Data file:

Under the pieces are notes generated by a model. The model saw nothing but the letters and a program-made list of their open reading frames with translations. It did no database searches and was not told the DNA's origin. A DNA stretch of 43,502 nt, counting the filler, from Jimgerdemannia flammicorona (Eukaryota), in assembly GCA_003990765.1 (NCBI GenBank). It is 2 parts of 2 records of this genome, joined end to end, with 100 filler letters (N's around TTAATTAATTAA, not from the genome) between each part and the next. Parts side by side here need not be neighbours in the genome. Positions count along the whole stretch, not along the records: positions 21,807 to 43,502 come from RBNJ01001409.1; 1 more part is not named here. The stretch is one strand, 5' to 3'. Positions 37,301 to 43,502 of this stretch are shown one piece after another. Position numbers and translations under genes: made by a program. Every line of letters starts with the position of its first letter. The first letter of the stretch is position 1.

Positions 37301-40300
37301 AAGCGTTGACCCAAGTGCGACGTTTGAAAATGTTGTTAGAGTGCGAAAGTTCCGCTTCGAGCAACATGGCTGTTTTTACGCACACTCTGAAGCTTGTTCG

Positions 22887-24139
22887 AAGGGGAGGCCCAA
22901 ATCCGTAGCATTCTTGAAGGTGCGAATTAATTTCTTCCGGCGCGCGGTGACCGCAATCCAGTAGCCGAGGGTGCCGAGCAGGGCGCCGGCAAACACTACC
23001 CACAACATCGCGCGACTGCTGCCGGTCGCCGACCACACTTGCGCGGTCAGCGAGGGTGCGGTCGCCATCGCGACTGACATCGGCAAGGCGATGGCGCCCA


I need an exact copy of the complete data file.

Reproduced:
Under the pieces are notes generated by a model. The model saw nothing but the letters and a program-made list of their open reading frames with translations. It did no database searches and was not told the DNA's origin. A DNA stretch of 43,502 nt, counting the filler, from Jimgerdemannia flammicorona (Eukaryota), in assembly GCA_003990765.1 (NCBI GenBank). It is 2 parts of 2 records of this genome, joined end to end, with 100 filler letters (N's around TTAATTAATTAA, not from the genome) between each part and the next. Parts side by side here need not be neighbours in the genome. Positions count along the whole stretch, not along the records: positions 21,807 to 43,502 come from RBNJ01001409.1; 1 more part is not named here. The stretch is one strand, 5' to 3'. Positions 37,301 to 43,502 of this stretch are shown one piece after another. Position numbers and translations under genes: made by a program. Every line of letters starts with the position of its first letter. The first letter of the stretch is position 1.

Positions 37301-40300
37301 AAGCGTTGACCCAAGTGCGACGTTTGAAAATGTTGTTAGAGTGCGAAAGTTCCGCTTCGAGCAACATGGCTGTTTTTACGCACACTCTGAAGCTTGTTCG

Positions 22887-24139
22887 AAGGGGAGGCCCAA
22901 ATCCGTAGCATTCTTGAAGGTGCGAATTAATTTCTTCCGGCGCGCGGTGACCGCAATCCAGTAGCCGAGGGTGCCGAGCAGGGCGCCGGCAAACACTACC
23001 CACAACATCGCGCGACTGCTGCCGGTCGCCGACCACACTTGCGCGGTCAGCGAGGGTGCGGTCGCCATCGCGACTGACATCGGCAAGGCGATGGCGCCCA